From Jeff Zrebiec of the Baltimore Sun comes word that the Orioles plan to place young catcher Matt Wieters on the 15-day disabled list before their season resumes Friday against the Blue Jays.
Wieters, 24, strained his right hamstring just a few days before the All-Star break and did not make enough progress this week. The Orioles are expected to start Craig Tatum on most nights while Wieters is out and Jake Fox will back him up in the event of an emergency. Josh Bell could be recalled from Triple-A Norfolk to provide depth on the infield.
Wieters was considered a disappointment last season when he hit .288/.340/.412 with nine homers and 43 RBI in 354 at-bats after an early-season promotion to the big leagues. This year, he has been worse.
Through 269 at-bats, the former No. 5 overall pick has posted a .245 batting average, a .315 on-base percentage, six home runs and only 29 RBI. The guy was a .343/.438/.576 hitter over a year-plus in the minor leagues and flashed power potential that has not at all translated to the majors.
He will be eligible to return from the disabled list on July 25. Perhaps the rest will help.
It was inevitable that someone would report on what, specifically, was going on with CC Sabathia in the run up to his decision to go into rehab yesterday. And today we have that story, at least in the broad strokes, from the New York Post.
Speaking to an anonymous source close to Sabathia, the Post reports that the Yankees’ starter more or less went on a bender from Thursday into Friday and continued on to Saturday, which resulted in his Sunday afternoon phone call to Brian Cashman in which he said he needed help.
Notable detail: Sabathia is referred to as “not a big drinker” in the story. Which is something worth thinking about when you think of others who have trouble with alcohol. It’s not always about massive or constant consumption. It’s about the person’s relationship with substances that is the real problem. Many who drink a good deal are totally fine. Many who don’t drink much do so in problematic ways and patterns. For this reason, and many others, it’s useful to avoid engaging in cliches and stereotypes of addicts.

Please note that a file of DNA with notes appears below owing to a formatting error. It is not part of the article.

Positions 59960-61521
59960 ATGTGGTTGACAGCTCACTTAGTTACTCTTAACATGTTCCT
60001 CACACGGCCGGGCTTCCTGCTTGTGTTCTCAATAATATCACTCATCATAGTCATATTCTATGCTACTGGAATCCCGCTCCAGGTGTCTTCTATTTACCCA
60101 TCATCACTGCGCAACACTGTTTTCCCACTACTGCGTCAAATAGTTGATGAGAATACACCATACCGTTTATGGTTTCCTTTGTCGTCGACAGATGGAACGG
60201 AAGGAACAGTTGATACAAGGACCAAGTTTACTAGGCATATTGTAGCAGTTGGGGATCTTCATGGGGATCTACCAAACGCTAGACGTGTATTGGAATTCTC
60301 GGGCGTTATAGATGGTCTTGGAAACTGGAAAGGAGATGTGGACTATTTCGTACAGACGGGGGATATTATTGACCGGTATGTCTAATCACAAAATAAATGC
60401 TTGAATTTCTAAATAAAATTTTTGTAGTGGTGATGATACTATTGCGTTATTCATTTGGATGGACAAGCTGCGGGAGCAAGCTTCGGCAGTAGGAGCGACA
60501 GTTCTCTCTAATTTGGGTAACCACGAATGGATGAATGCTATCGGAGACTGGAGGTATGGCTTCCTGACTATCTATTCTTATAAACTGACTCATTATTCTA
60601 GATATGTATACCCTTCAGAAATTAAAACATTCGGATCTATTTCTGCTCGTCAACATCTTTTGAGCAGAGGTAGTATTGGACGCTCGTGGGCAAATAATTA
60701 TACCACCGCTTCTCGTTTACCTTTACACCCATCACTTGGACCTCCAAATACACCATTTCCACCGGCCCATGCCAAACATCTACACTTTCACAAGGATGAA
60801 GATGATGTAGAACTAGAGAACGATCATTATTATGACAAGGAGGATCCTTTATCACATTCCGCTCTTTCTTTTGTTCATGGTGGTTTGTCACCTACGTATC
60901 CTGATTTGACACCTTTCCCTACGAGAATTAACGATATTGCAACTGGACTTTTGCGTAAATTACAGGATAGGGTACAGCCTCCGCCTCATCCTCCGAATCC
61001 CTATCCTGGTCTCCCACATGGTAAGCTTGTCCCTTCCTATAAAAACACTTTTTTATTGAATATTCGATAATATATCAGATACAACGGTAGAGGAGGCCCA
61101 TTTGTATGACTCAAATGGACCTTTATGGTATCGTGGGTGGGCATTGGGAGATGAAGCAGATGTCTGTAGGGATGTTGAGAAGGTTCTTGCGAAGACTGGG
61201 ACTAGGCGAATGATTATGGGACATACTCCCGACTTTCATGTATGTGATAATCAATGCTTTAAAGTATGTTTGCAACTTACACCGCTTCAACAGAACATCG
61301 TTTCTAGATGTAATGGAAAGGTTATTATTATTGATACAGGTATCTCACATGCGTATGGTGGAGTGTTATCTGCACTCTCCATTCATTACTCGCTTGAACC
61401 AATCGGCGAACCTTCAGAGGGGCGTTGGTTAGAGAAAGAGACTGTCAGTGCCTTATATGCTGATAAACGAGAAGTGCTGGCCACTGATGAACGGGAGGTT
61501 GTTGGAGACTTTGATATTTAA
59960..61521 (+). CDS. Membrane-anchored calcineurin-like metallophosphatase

First the Marlins demoted promising 24-year-old outfielder Marcell Ozuna to Triple-A in July, then they kept him there far longer than warranted because of presumed service time considerations, and now they may be looking to trade him.
Barry Jackson of the Miami Herald reports that Marlins owner Jeffrey Loria “is down on him and will consider trading him” despite several members of the front office wanting to keep Ozuna because … well, he has a lot of long-term upside.
Ozuna described being stuck at Triple-A as “like a jail” before finally being promoted back to the majors after hitting .317 with a .937 OPS in 33 games for New Orleans. His plate discipline needs work, but Ozuna has 25-homer power and the range to play center field. If the Marlins make him available via trade a bunch of teams will be calling.